December 1, 2021

Looking back at Cortland

City historian leads tour through time, downtown

Valerie Puma/staff reporter

City of Cortland Historian Kate O’Connell, second from left, leads a walking tour through historic Downtown Cortland Saturday morning. Donning raincoats and grabbing umbrellas, the tour group walked along Main Street, stopping to learn about historic buildings and their changes over the years.

Huddled under umbrellas, a half-dozen people listened closely as City of Cortland Historian Kate O’Connell shouted to be heard over the sound of pouring rain and Main Street traffic.

The weather may not have been ideal for the Cortland County Historical Society’s first walking tour through
Downtown Cortland, but the tour group that included five tourists and the tour guide came prepared with rain boots, jackets and an upbeat attitude.

The two-hour tour began at Bailey Place Insurance, going south on Main Street for a quick stop on Tompkins
Street before looping back down Main and east on Central Avenue toward Church Street to learn about the library and Courthouse Park, before looping back to finish the tour where they started.

O’Connell led the tour with laminated notes in one hand and a leopard-print umbrella in the other. Stopping after half a block, she would point out buildings with a unique history — whether it be the designs of the building, the businesses or families that once were housed there, or a particularly smoky ending to the top three floors.

Many of the Main Street buildings began as businesses in the 1800s, often erected by the same architects leading to similar styles.

“Something to consider about our Main Street is that we sit around a hill,” O’Connell said. “Think of Homer Ave. and Owego Street, they originally were connected right up over the hill, and early businessmen said ‘No, we want them to come someplace,’ and closed the overpass, forcing them to go around and come down to Main Street where all the businesses were.”

In 1914, the original post office was built at 88 Main St. — but before that, picking up mail was a little more complicated.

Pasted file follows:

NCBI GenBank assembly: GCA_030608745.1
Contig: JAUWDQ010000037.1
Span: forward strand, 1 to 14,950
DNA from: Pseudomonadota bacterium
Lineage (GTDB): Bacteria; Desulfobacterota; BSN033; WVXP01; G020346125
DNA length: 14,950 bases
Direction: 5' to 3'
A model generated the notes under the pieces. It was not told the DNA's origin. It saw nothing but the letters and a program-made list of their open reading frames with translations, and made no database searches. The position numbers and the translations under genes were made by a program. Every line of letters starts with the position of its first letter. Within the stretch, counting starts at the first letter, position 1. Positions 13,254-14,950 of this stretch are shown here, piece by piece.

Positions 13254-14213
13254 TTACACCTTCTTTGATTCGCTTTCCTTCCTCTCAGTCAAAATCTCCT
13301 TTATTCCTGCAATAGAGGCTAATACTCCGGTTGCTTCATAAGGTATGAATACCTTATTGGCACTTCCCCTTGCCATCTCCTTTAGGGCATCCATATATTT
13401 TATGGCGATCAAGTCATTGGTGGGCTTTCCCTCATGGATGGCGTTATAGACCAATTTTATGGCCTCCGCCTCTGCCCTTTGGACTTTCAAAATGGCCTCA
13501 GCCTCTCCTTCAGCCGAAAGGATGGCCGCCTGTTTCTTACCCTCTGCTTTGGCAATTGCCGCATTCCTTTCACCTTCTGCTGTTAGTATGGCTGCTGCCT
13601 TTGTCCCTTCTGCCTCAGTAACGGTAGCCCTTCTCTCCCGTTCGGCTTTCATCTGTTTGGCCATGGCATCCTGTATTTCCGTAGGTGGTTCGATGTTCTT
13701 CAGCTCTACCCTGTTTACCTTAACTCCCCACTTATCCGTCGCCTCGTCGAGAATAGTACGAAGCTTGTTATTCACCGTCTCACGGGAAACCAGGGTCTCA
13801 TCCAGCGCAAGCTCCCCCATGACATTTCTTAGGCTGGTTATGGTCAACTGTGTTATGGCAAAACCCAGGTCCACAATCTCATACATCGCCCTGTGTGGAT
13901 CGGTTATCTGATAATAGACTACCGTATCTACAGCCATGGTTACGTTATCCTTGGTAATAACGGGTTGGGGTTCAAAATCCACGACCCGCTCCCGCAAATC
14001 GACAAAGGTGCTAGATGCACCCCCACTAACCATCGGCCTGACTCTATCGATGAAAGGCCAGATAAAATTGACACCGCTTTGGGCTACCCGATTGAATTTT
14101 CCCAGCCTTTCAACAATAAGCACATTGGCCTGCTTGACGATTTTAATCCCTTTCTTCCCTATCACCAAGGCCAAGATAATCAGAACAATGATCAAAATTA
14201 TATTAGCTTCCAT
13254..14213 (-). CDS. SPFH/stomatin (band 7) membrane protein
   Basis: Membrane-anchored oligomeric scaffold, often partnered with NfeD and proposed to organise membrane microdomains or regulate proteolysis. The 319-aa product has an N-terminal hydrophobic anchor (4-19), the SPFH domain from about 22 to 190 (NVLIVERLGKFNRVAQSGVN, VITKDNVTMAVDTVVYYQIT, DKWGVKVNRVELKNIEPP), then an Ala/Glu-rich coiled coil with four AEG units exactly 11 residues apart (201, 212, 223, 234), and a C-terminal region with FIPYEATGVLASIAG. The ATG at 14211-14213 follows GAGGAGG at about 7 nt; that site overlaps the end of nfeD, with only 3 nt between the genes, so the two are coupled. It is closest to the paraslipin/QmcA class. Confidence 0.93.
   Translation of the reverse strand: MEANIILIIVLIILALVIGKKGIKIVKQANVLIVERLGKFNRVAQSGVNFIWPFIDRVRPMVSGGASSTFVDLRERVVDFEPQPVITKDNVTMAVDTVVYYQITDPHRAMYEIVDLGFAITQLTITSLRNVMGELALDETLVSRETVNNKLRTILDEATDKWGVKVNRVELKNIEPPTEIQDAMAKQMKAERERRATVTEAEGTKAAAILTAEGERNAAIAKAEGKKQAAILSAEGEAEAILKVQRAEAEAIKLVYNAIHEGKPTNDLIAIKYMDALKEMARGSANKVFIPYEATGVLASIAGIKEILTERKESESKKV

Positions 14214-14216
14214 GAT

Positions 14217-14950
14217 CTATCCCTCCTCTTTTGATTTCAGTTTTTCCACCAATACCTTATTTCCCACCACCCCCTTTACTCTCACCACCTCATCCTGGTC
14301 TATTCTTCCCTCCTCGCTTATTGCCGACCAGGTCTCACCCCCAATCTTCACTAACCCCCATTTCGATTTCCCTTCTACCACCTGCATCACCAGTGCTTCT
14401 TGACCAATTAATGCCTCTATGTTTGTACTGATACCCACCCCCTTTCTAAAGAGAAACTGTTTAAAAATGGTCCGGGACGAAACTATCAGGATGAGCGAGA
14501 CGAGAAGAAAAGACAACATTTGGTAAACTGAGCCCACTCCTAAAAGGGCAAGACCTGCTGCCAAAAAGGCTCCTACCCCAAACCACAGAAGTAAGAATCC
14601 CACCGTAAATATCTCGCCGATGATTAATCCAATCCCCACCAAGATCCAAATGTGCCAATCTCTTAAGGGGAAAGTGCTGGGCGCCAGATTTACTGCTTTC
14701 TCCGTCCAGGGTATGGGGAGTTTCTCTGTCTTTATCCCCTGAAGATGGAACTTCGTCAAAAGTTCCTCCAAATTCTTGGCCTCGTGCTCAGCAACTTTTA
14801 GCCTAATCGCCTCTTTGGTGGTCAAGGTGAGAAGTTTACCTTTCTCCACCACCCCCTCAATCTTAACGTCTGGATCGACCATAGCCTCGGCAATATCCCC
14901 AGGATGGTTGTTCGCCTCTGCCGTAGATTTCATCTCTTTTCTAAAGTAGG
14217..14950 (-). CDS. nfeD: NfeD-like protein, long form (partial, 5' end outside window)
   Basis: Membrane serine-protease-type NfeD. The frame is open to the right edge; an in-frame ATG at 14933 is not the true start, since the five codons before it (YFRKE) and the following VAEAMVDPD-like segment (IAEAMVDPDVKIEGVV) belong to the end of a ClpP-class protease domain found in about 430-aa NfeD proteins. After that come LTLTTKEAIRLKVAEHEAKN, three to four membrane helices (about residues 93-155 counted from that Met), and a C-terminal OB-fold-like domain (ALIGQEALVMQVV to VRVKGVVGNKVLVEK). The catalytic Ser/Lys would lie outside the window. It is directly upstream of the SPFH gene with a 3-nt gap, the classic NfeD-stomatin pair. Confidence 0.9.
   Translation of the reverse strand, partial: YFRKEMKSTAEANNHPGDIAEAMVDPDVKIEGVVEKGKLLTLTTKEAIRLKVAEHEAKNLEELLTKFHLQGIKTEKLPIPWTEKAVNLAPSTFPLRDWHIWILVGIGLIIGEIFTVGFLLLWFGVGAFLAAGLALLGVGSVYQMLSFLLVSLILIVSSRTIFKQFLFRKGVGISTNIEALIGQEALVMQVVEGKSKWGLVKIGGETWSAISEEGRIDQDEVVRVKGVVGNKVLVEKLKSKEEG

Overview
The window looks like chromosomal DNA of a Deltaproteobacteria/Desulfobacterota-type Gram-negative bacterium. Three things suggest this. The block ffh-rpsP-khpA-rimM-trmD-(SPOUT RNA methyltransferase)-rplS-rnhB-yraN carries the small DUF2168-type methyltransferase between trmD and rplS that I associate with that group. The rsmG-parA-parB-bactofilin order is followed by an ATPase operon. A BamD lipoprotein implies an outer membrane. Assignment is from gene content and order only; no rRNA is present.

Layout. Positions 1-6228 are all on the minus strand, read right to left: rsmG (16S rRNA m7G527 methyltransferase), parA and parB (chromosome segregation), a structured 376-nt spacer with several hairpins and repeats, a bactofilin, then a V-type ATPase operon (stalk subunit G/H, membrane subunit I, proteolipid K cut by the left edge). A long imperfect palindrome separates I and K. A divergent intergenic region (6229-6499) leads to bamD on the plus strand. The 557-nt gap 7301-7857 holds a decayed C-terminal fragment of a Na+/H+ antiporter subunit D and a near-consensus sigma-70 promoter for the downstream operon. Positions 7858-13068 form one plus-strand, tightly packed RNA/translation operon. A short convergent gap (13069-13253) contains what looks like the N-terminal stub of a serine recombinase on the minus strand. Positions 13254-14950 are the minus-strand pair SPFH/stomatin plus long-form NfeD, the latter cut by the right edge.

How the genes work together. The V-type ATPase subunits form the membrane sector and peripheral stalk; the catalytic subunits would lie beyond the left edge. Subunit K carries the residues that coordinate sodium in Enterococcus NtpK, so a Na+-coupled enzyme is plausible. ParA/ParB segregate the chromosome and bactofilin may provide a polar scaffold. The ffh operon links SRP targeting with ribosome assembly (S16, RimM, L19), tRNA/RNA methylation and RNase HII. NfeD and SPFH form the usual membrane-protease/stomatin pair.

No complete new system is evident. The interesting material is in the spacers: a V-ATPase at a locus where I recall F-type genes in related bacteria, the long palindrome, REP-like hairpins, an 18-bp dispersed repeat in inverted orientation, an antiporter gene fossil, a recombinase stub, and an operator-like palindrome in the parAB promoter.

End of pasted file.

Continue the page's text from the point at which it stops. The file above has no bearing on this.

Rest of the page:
“You had to know who your postmaster was to go to the post office, and postmasters were generally business
owners, so you’d go to wherever their store was,” O’Connell said.

A big focus for the historic tour was the fires that changed Main Street.

“There have been a number of fires that have changed the landscape of what Main Street is,” O’Connell said. In the first two blocks, she mentioned at least five fires that wreaked havoc on old buildings with wooden framing.

Along Main Street, if you see a building that is only one or two stories tall in between a three- and four story building, it’s likely a fire damaged the top levels, requiring renovation or replacement, O’Connell said.

Fire caused spaces where an opera house was built. Another was at the now Asian Delicious restaurant at Clinton Avenue, one at 35 Main St., one the old Garrison Block building and the Wickwire building.

“One of the big takeaways I had when researching was when the Garrison Block building and the original Wickwire building burned, they broke the bell ringing for help,” O’Connell said. “They heard it all the way in Homer and sent people, but the bell eventually broke after 15 minutes of ringing it so hard.”

“This tour is in conjunction with a speaking engagement where I covered the business district of Cortland, complete with pictures and maps,” O’Connell said. “Over the course of this past year, we’ve wanted to do something that not everybody has done.”

“I’m trying to learn more — it’s one of the things I’m doing in my older age,” said Laurie Pickerd, who has lived in Cortland since 1976. “It’s fantastic, I walk down here probably at least three times a week, but I don’t necessarily notice everything or know what they are.”

As the tour came to an end, Pickerd said she was most intrigued by how many fires there were just on Main Street. “It’s incredible, and knowing that people just took care of it and kept trucking along.”